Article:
The average donation to first-time socialist candidate for Minneapolis City Council Ginger Jentzen is $25, and she accepts no corporate money. She's running on a platform of citizen oversight of the police, rent controls, and a $15 minimum wage. She's outraised any other candidate in Minneapolis history.
Minneapolis has long been a hotbed of progressive politics, and its pioneering use of ranked preferential ballots means that third-party candidates have a real chance — that's what's driven the campaign of mayoral candidate Raymond Dehn, backed by Our Revolution, and running on an exemplary progressive platform.
Jentzen cites Kshama Sawant, the socialist member of Seattle city council who successfully introduced a $15 minimum wage to the city, as her inspiration for getting involved in city politics.
Jentzen has been a key organizer in the fight for a $15 minimum wage in Minneapolis, a movement that won out despite a frustrating lack of support from city council.
The Minneapolis Regional Chamber of Commerce, the Downtown Council, and the Building Owners and Managers Association have run a private smear campaign against Jentzen, sending out mailers warning their members about the "leading candidate" who represents a "progressive tidal wave."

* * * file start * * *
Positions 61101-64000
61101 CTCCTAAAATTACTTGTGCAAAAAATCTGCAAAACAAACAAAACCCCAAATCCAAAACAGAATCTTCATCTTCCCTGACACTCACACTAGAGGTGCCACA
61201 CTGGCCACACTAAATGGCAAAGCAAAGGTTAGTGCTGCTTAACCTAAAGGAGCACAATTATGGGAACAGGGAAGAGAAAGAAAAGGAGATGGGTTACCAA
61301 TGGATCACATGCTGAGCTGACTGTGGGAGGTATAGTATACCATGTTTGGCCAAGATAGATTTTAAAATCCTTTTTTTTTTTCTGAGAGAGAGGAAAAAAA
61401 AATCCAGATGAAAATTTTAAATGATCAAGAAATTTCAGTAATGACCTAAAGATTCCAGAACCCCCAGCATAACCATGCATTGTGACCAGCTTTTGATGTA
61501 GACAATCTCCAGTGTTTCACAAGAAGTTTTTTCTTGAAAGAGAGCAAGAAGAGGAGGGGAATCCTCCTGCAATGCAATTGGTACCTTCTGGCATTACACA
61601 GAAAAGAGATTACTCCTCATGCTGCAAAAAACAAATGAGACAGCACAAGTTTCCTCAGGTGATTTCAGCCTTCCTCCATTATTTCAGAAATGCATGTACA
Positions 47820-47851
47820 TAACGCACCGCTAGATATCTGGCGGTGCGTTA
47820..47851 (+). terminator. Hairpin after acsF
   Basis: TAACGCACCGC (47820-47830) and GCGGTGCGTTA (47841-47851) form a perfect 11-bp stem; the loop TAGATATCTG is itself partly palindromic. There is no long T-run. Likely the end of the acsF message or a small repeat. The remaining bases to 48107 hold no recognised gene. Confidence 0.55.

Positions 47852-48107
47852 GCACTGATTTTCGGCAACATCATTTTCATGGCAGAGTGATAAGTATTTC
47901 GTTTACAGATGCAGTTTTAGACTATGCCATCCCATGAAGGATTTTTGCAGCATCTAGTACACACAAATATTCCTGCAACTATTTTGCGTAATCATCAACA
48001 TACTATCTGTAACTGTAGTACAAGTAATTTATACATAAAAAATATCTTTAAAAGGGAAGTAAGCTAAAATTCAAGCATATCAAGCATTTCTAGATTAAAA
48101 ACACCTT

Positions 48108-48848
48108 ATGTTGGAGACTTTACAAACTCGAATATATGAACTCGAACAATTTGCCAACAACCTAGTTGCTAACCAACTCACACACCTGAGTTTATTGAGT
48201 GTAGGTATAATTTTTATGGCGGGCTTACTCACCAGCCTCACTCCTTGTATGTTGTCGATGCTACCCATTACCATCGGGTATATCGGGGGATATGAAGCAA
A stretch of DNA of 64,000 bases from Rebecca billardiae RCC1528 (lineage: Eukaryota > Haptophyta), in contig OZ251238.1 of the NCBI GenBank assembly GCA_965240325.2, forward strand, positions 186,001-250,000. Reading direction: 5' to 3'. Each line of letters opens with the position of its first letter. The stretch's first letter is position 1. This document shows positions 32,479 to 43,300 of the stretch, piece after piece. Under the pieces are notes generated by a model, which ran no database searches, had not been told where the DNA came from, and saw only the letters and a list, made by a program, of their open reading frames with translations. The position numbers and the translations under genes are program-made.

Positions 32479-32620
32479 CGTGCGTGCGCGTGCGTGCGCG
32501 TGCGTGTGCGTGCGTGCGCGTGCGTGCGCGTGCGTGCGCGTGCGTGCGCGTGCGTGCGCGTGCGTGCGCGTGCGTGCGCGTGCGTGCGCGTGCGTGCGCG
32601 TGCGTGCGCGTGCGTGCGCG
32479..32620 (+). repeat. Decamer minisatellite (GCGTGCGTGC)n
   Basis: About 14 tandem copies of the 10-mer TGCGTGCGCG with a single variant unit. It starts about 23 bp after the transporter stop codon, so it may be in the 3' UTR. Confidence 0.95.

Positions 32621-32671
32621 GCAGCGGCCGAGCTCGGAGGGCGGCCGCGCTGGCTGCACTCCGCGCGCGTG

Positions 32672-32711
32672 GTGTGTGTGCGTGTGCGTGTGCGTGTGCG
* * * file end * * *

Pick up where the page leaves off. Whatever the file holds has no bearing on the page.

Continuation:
Jentzen is running on a promise to protect the gains she won as an organizer and being a voice for working people in city council. For instance, if elected, she plans to personally oversee the rollout of the $15 minimum wage.
"One of the things … we're gonna have to do and ensure is that the policy is well-enforced and that people know what their rights are. That workers know what their rights are," she said.
She is also heavily focused on the issue of affordable housing in Minneapolis. Stagnant incomes and an influx of new residents have created a situation in which rent is increasingly unsustainable for the city's lowest-income families. Four out of five households that earn $20,000 or less in the city are "cost burdened," meaning they spend more than 30 percent of their income on housing expenses. For families earning between $20,000 and $34,000 annually, the percentage of cost-burdened households grew from 66 percent in 2011 to 72 percent in 2016.
Jentzen wants Minneapolis to ultimately have the same rent-control policies that many other major cities use to prevent rates from spiking. But short of that, she is promoting a tenants' bill of rights that would, among other things, require landlords to give residents six-months' notice before they raise rents. (The current notice period is 30 days.)
A core tenet of Jentzen's campaign is raising taxes for the city's wealthiest residents. She supports a slew of taxes aimed at the ultra-wealthy, including a millionaire's tax, an increase in developer impact fees, and excise taxes on big-box retailers and banks. In fact, these proposals are central to the candidate's brand; when they go canvassing, many of her volunteers wear bright red T-shirts emblazoned with a simple logo: "Tax the Rich."
MINNEAPOLIS CITY COUNCIL CANDIDATE IS A SOCIALIST WHO GETS THINGS DONE
[Zaid Jilani/The Intercept]